FCA more effective than TPR at regulating for-profit providers – PPI

Profit-motivated pension providers would be more effectively regulated by the Financial Conduct Authority than the Pensions Regulator, which does not have the same powers to address conflicts of interest, competition and market integrity, a new Pensions Policy Institute report claims.

Published today, the report, Comparison of DC Pension Regulators, says the contract-based regime is more effective in ensuring providers do not put other objectives ahead of providing a pension to members. It highlights potential risks from bundled solutions offered by vertically-integrated providers and advisers operating in the trust-based sector. The trust-based regime can however offer effective regulation of providers whose primary motivation is around providing a benefit to workers, such as in a single employer trust-based pension scheme or large not-for-profit scheme can be effectively regulated under the trust-based regime, the report says.

The hard-hitting report, commissioned by Scottish Widows, says ‘where there may be conflicting commercial objectives, such as profit- making, the FCA regime may be more effective, in terms of working towards better outcomes for the pension member, by ensuring that organisations do not pursue other objectives at the expense of scheme members’.

It says the FCA has additional responsibilities around integrity and competition that extend beyond the responsibilities it shares with The Pensions Regulator. Authorisation and monitoring by the FCA are more stringent than conditions around a master trust, the report continues, with the FCA regime designed to prevent negative events while the trust-based regime addresses them after the event.
The report raises concerns around lack of conditions to entry to the trust-based regime, highlighting the possibility of the winding up of some master trusts, particularly where they do not achieve the necessary scale for automatic enrolment.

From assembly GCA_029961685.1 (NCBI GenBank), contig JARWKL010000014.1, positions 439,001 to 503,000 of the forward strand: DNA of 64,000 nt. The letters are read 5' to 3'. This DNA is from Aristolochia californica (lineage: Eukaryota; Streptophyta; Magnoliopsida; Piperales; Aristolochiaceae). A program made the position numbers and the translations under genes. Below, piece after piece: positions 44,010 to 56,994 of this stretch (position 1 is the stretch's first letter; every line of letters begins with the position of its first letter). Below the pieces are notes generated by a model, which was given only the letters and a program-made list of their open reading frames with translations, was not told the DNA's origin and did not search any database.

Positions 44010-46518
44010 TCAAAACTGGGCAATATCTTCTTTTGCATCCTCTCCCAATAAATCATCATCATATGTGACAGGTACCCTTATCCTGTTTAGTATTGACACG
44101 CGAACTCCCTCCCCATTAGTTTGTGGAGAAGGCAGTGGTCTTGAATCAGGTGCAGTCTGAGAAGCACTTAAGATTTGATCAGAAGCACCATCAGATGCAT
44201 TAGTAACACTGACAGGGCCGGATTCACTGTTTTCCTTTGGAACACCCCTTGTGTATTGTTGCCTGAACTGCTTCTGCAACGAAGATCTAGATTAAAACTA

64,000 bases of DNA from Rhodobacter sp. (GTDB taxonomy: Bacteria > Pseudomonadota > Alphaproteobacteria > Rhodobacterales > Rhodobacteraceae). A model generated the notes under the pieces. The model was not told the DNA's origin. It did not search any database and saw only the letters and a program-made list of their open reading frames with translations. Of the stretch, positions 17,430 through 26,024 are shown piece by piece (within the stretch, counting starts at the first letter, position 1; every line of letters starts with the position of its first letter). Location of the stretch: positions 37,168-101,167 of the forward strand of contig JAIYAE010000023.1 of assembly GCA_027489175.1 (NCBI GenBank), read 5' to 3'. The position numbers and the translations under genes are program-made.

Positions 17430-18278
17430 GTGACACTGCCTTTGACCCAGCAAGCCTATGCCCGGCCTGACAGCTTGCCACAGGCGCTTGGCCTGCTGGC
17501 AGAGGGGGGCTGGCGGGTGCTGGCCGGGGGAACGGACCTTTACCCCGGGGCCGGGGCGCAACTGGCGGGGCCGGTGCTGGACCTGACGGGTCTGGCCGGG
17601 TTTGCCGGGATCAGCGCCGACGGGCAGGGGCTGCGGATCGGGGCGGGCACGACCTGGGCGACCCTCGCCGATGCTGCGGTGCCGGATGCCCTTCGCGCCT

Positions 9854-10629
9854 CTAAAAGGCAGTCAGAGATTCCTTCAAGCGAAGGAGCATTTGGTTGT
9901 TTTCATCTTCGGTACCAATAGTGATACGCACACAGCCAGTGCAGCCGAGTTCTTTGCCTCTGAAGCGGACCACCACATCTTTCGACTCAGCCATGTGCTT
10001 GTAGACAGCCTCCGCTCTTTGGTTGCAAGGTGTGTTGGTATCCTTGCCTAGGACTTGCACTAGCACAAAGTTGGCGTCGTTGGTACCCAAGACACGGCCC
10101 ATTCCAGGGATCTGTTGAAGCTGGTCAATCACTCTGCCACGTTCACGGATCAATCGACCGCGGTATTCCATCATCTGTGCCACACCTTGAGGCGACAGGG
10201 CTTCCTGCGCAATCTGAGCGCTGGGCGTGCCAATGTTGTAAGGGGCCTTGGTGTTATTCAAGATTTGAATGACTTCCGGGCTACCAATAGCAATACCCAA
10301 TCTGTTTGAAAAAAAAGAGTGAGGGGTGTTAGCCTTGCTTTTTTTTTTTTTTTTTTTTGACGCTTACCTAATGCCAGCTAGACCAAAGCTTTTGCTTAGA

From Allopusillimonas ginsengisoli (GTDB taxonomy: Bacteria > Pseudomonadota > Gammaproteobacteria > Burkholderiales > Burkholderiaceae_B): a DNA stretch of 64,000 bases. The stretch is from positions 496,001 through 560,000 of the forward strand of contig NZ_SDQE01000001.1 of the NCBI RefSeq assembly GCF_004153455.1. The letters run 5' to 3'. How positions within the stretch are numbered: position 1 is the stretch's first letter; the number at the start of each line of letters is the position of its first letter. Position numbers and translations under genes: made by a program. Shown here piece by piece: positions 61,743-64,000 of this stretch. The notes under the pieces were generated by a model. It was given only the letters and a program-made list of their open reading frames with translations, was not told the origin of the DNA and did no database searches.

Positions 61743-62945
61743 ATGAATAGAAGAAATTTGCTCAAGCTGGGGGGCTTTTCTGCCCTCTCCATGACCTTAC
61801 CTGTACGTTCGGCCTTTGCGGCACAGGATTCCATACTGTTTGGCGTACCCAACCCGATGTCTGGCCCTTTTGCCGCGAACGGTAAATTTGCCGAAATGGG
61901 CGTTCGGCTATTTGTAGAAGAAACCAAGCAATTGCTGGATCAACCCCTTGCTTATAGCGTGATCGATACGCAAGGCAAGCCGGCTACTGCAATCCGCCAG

It highlights the very low barriers to entry to the master trust market, which it say currently numbers 70 providers, compared to the GPP market has around 21 active providers.

The report says this lack of conditions to starting a master trust contrasts with the FCA’s regulations which require that GPPs meet threshold conditions, including solvency conditions, in order to commence operating.

It also highlights concerns that boards of trustees will not feel able to appoint investment managers other than those linked to the adviser or provider that has sponsored the master trust. It says ‘while a recent change in regulations by the DWP was introduced to ensure that trustees are not locked in by providers or advisers to in-house administration or investment services, some trustees may not choose to exercise this choice’.

But it does add that new regulations and the introduction of the non-mandatory Master Trust Assurance Framework represent a move towards a more stringent approach for trust-based pensions.

The report says a lack of transparency may lead to worse outcomes for some pension savers, under both regimes, and that TPR, in particular, has no remit to protect the integrity of the market.

It goes on to say that while competing views exist around whether there should be a single regulator, there is a consensus that combining the regulators would not be straightforward.

The FCA regime requires providers to meet threshold conditions, such as an appropriate level of resources to be authorised to conduct regulated activities. It requires supervision entailing on-going engagement between the firm or individual and much of the FCA’s approach, such as threshold conditions around adequacy of resources for investment managers, is driven by European legislation.

A Master Trust can be set up with a minimum of only three trustees, provided that the majority are independent of the provider of the scheme. Trustees are responsible for the supervisory function, including protection of members’ assets.